As much as Othello is in truth centered around Iago, it was a great joy to watch Adrian Lester in the title part, dwindling down the narrow path between jealous rage and madness. His Othello is certainly a landmark.
Rory Kinnear’s Iago was a clinical, psychopathic intellectual who observes in a detached way what becomes of his various strategies – to him revenge is definitely a dish best served cold and in the end he coldly watches how murder and suicide take place.
The play here is set in a rather nameless present, in an anonymous war camp and Desdemona portrayed as a bit of a social butterfly, an it-girl that just happened to catch the general’s attention who – to his own surprise – falls in love with her after only a short period of knowing her. In a weird way this concept fits the play like a glove and makes it even more believable – the girl, desperately in love with Othello, is so isolated in an all male or rather all military world that she no longer has the words to talk to her husband. Othello on the other hand is so damaged from various fights in numerous wars that he no longer has the ability to listen. I never got the feeling it’s a scene of domestic violence – I had the distinct feeling that it stemmed from the damages any war does to everybody,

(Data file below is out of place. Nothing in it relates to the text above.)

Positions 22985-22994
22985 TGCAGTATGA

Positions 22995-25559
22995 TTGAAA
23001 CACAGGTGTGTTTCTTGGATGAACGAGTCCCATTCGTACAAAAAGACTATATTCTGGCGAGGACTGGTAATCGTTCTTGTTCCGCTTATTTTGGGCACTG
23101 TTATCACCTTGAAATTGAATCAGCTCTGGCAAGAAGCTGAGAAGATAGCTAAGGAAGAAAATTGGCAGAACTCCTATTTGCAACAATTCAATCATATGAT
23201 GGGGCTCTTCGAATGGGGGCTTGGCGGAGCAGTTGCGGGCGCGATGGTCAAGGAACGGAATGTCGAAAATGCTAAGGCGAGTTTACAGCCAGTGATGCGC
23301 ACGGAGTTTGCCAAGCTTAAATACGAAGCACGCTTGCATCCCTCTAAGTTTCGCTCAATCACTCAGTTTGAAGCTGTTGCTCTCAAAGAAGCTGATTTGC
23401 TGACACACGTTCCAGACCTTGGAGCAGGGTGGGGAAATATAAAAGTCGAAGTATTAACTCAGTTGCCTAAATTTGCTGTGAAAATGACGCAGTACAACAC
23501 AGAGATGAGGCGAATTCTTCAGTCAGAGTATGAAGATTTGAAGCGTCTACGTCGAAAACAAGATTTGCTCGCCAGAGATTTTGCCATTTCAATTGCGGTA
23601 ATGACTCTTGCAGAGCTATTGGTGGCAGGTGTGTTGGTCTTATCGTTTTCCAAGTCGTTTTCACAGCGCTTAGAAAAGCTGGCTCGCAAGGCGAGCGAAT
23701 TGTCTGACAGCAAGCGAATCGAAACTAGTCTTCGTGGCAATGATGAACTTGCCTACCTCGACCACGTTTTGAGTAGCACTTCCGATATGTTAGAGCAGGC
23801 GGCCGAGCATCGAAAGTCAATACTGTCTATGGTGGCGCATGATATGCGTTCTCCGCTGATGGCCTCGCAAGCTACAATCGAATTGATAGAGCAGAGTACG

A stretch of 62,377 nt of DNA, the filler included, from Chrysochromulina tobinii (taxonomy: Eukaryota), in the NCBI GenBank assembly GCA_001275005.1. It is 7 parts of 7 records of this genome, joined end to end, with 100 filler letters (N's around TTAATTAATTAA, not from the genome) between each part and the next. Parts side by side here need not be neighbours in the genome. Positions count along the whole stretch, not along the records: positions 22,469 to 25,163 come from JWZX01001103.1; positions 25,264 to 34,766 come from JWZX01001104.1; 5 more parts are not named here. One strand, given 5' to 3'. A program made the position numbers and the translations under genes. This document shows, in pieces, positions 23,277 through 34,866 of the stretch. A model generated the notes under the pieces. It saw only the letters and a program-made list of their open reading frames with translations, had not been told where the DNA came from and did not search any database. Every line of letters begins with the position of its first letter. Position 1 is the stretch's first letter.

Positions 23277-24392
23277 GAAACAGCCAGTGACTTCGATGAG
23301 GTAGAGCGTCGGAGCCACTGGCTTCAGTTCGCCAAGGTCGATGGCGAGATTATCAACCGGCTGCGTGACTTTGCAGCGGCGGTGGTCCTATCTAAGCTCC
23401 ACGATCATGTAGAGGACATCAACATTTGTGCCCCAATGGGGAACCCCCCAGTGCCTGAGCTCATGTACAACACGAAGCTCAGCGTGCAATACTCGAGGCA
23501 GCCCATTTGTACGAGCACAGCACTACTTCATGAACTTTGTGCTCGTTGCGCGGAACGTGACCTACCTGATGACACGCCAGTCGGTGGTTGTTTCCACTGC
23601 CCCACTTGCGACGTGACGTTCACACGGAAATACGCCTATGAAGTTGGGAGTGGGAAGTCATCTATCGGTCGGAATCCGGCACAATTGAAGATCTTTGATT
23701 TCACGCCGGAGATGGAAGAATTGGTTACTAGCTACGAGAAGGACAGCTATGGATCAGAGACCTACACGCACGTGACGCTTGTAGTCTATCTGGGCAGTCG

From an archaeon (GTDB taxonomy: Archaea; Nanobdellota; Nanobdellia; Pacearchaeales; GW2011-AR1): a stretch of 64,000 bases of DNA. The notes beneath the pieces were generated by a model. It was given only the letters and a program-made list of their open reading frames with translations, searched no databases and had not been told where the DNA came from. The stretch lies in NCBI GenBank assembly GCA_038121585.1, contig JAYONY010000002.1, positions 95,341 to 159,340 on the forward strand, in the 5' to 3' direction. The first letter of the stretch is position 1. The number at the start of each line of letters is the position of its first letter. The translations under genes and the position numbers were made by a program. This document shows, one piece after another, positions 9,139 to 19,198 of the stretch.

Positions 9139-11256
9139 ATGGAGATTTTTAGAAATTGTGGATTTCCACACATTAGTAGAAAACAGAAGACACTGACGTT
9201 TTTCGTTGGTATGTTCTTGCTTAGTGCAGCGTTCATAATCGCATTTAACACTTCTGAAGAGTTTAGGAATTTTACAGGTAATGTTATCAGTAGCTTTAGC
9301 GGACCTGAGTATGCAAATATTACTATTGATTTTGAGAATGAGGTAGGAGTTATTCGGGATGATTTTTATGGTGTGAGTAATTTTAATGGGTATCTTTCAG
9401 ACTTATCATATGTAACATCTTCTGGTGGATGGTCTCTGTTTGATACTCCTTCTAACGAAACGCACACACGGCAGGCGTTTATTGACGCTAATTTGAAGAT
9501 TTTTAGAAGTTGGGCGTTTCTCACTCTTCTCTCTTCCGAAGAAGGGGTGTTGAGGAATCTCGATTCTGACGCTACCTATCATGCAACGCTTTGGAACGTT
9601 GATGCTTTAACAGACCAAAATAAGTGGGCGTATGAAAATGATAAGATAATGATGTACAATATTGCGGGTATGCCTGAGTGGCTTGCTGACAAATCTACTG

It’s a brilliant show with an outstanding cast and a joy to watch. The “concrete” blocks that served as set made the feeling of claustrophobia and frustration even more intense. The rage Othello felt when he was ramming his fist through the drywall in the toilet barracks was as much scary as it was understandable and his feeling of being bodily ill only too understandable.
stagedoor: we waited quite a bit as the main cast had some sort of interview going on, but Adrian Lester actually recognised Gabe and me from our last visit which flattered us (well me) immensely – he is also incredibly charming and friendly. Yes, we were both VERY happy that we had waited in the rain to see him … 😉